What made you want to write about Joy?
I was reading a lot of CS Lewis in the year after 9/11. I had been very involved in the recovery and relief effort on a voluntary basis and spent a lot of time working with family members who had lost loved ones.
I was grappling with the concept of grief and asking where God was. I read The Problem of Pain and Mere Christianity. There’s so much wisdom in those books but Lewis is also very intellectual, logical and rational. There’s a lack of emotional warmth.
Then I read A Grief Observed, [written after the death of Joy] and it’s exploding with emotion. He’s angry and questioning God, his faith is shaken. The way he talked about Joy was so moving. I wanted to know more about her.
One of the things that got me started with the project was that I was finishing my Master’s [degree] at Columbia University when I learned that Joy had done her Master’s degree at Columbia in 1935. I walked over to the reference desk and asked to search for Joy’s thesis and they had it! It was the original typed manuscript she had turned in. As far as I know, no one had ever thought to look for it. Living in New York [where Joy grew up] made it possible for me to start doing the research.
Many of Lewis’ friends disliked her
Is it true she went to England to seek out CS Lewis and always had the intention of pursuing a romantic relationship with him?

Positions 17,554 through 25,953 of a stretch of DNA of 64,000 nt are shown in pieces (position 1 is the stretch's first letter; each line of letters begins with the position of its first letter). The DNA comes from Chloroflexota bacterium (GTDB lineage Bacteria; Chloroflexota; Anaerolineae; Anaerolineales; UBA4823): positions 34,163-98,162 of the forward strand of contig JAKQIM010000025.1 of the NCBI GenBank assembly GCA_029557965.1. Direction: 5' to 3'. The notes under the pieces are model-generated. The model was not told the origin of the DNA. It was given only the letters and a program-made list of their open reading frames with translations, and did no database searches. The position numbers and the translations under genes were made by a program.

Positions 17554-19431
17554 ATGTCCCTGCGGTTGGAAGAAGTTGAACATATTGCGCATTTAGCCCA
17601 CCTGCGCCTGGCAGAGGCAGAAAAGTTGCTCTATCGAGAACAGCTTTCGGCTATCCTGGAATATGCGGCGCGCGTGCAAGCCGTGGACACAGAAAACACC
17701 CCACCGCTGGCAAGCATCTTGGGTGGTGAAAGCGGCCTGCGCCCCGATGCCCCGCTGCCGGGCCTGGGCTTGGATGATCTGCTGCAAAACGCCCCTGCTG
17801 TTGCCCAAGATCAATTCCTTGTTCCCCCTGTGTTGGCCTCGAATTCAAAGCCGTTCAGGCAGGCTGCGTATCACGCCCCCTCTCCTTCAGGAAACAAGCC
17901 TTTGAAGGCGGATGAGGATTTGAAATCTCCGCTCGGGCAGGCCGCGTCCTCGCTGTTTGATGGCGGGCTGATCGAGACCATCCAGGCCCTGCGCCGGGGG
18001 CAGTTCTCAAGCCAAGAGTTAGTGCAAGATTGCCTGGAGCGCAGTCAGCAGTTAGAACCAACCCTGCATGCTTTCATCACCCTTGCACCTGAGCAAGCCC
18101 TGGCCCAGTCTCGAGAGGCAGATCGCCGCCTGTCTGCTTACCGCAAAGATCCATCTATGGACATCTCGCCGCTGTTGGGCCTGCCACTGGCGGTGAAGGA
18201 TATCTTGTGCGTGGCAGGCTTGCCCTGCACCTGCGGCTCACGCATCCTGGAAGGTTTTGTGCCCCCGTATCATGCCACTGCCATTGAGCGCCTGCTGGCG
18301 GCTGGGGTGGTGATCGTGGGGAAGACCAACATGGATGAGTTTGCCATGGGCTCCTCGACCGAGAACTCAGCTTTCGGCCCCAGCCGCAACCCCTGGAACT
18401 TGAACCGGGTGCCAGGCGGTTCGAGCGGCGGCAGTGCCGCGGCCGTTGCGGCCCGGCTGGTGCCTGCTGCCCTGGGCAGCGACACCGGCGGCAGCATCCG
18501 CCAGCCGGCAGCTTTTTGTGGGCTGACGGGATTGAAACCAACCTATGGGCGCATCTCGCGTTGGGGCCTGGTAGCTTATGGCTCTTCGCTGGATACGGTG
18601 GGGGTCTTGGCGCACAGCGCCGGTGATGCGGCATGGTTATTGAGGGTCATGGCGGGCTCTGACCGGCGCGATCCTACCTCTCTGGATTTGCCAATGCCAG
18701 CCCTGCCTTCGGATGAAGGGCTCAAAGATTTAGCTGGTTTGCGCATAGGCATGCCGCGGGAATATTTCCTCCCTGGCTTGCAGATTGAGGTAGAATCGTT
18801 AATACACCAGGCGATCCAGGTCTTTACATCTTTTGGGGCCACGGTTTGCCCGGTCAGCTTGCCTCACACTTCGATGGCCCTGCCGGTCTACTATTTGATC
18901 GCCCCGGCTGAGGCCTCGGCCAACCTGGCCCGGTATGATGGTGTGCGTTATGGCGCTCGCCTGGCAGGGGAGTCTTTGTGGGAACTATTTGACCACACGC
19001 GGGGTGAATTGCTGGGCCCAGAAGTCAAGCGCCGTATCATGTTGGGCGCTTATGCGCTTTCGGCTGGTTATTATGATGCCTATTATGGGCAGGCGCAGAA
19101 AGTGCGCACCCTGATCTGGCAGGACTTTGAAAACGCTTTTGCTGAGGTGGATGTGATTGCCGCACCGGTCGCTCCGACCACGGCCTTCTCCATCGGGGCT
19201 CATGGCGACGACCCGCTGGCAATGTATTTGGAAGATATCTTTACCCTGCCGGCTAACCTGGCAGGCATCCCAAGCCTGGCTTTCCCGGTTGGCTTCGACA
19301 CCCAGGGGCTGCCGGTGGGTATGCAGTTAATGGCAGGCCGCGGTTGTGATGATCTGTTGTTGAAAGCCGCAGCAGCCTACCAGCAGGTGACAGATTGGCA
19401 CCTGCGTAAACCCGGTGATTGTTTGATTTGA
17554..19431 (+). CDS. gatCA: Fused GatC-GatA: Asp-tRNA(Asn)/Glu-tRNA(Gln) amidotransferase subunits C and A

Yes. Joy wrote some love sonnets chronicling what I think of as obsession and infatuation with Lewis that began during her first marriage, before she ever met Lewis in person.
You’ve spent ten years writing and researching this book. Where did you travel to, and how did it influence your writing?
I tried to go to every physical place that was important to her. Joy moved out of Manhattan into the Hudson Valley, and I would drive to where she used to live. Nature was so important to her. I would go for walks in the woods and really steep myself in the environment.
I wouldn’t have been able to write some of those descriptions of physical places without having experienced them myself. Going to Oxford as a New Yorker I got a sense of how overwhelmed she must have felt when she made the same journey.
The New York Times said, ‘Even if “Joy,” Abigail Santamaria’s life of C.S. Lewis’s wife, were a bad book, Lewis’s zealous admirers would read it, eager for another way to finger his shroud.’ What did you make of that?
I think it was an underhanded, snarky, arrogant dig. And you can quote me on that. But I do understand where it’s coming from. There’s a lot of hero worship and hagiography around CS Lewis, and that has in turn elevated Joy and the hero worship has reflected onto her.
So many of Lewis’ friends really disliked her; even called her a gold-digger. Others said she was the godly, saintly wife of St Lewis. But neither is true.
Joy (SPCK) is out now